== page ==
•  The "problem" with Union-Management... (0+ / 0-)

      negotiations, IMO, is the same as with American politics today, one side has staked out a position, an unreasonable position, and does not want to compromise at all.

      All the old metrics about how to run a successful company (like CEO to lowest worker pay ratios) have been dumped.  Reinvesting in the company is a quaint memory - tossed in favor of huge executive bonuses.

      There is an epidemic of "short term" and "me first" thinking on corporate America.  This cannot be good for the future of the business or the future of the country.

      Funny, in a sad way, how the majority of these same execs are also Republicans.  

      "The right to be heard does not automatically include the right to be taken seriously." -- Hubert H. Humphrey

      by Candide08 on Sun May 20, 2012 at 06:52:08 AM PDT

      [ Parent ]

    •  The "ex-execs" in the airline industry (0+ / 0-)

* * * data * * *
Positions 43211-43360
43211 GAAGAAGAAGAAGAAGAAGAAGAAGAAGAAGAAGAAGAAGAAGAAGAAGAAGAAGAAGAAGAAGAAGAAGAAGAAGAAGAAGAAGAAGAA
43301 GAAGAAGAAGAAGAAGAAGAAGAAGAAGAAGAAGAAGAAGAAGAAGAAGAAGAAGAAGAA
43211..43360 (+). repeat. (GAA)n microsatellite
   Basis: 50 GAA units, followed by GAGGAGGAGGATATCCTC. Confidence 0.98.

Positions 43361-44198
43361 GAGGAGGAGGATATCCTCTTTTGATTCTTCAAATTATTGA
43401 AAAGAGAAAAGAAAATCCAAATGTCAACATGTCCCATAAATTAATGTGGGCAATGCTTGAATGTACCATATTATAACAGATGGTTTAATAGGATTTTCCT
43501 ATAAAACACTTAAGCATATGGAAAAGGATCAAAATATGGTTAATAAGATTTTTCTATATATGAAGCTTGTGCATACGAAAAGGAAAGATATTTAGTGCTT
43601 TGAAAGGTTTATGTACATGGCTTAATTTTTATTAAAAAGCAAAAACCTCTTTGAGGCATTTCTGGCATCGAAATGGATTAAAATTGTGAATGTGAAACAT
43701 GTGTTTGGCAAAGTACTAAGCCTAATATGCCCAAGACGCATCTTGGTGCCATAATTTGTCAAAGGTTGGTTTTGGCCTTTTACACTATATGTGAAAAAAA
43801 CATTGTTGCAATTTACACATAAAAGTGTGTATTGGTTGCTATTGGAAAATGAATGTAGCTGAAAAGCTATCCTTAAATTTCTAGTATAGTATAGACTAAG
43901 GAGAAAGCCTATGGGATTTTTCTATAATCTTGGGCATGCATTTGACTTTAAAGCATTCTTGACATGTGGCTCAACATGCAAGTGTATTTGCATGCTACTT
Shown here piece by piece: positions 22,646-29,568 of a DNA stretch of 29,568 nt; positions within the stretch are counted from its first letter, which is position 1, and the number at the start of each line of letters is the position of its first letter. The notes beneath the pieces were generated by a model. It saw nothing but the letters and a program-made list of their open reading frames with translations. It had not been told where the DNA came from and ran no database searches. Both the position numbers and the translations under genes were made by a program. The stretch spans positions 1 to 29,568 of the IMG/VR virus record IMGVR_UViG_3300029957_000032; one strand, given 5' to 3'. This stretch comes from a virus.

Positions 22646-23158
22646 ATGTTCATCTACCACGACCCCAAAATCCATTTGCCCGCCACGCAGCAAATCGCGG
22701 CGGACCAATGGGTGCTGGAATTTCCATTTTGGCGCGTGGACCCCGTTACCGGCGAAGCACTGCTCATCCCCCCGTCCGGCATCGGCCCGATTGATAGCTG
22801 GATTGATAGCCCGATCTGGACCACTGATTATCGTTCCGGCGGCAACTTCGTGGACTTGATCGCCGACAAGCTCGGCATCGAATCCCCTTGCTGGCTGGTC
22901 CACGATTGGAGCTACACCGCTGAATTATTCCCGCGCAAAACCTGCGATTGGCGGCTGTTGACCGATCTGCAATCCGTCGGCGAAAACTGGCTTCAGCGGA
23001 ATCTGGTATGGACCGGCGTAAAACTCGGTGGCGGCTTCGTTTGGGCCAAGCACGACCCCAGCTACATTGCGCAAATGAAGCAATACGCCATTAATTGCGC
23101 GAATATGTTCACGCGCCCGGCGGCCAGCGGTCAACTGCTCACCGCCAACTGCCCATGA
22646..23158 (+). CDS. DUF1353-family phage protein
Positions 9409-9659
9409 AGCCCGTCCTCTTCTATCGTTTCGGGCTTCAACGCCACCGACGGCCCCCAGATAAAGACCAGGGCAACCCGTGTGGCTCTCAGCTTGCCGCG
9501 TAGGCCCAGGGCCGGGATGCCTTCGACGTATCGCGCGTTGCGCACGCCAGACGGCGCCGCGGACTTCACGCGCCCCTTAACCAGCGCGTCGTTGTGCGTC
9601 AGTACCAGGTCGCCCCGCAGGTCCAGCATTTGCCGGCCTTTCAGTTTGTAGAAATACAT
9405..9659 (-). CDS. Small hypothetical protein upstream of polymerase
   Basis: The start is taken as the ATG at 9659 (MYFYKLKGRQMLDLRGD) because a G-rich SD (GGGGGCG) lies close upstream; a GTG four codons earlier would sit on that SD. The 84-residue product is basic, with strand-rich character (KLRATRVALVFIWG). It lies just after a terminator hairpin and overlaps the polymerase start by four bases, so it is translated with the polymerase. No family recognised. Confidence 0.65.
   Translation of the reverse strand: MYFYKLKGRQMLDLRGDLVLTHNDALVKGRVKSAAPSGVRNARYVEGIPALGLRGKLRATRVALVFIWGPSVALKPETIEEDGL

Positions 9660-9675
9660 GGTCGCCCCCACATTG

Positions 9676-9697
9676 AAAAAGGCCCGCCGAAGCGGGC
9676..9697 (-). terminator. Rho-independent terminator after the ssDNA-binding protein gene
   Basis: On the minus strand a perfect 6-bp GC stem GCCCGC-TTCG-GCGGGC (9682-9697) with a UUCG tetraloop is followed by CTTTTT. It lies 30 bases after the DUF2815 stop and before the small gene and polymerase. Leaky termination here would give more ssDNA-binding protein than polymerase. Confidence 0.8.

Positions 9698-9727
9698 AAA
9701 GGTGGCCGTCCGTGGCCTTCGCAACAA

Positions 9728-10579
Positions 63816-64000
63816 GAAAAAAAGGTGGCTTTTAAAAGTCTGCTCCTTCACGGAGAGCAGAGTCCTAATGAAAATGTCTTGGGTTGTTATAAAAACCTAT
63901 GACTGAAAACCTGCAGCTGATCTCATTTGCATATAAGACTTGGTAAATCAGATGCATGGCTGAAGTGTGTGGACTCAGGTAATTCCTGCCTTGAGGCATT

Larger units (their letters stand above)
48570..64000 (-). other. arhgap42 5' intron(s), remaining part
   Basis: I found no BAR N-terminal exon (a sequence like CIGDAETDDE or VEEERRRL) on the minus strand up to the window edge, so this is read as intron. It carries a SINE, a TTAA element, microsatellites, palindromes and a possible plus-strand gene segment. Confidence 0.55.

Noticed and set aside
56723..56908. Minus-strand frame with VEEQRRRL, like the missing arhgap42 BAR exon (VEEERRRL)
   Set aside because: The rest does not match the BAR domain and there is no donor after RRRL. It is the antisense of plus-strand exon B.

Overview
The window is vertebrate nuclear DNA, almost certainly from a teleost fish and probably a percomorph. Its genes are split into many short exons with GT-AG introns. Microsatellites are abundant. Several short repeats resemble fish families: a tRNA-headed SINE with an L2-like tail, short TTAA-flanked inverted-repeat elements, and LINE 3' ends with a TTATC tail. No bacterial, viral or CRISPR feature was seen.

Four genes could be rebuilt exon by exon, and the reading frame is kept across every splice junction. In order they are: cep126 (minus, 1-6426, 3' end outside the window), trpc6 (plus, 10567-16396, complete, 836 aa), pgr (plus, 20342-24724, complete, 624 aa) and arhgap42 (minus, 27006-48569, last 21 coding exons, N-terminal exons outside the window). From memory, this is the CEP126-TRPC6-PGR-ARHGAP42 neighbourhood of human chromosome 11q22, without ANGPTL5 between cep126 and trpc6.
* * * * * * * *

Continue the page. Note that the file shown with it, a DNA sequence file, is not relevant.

are like the Easter bunny, existing only in imaginations. About the only way for an exec to permanently leave the industry is to show any willingness to work/compromise with unions. The CEOs and their senior managers who ran their companies into the ground in a race to the bottom after 9/11 all received huge bankruptcy court approved bonuses and continued to run the companies after bankruptcy or went to another airline. It is a very incestuous industry for senior management.

      American is no different. They ran the race to the bottom along with their peers in the mid 2000's but managed to put on enough bandaids to push bankruptcy ahead six years. Absent the Great Recession they may have been the only major airline to skate. Didn't happen and now the pain comes in spades.

      Not to worry, there will be no pain for the execs. Can't have that. Such talent is too important. They will take their millions in bonuses from the court and continue working for US Air-American or go somewhere else in the industry. Each now with his/her union smashing credentials freshly gained or renewed.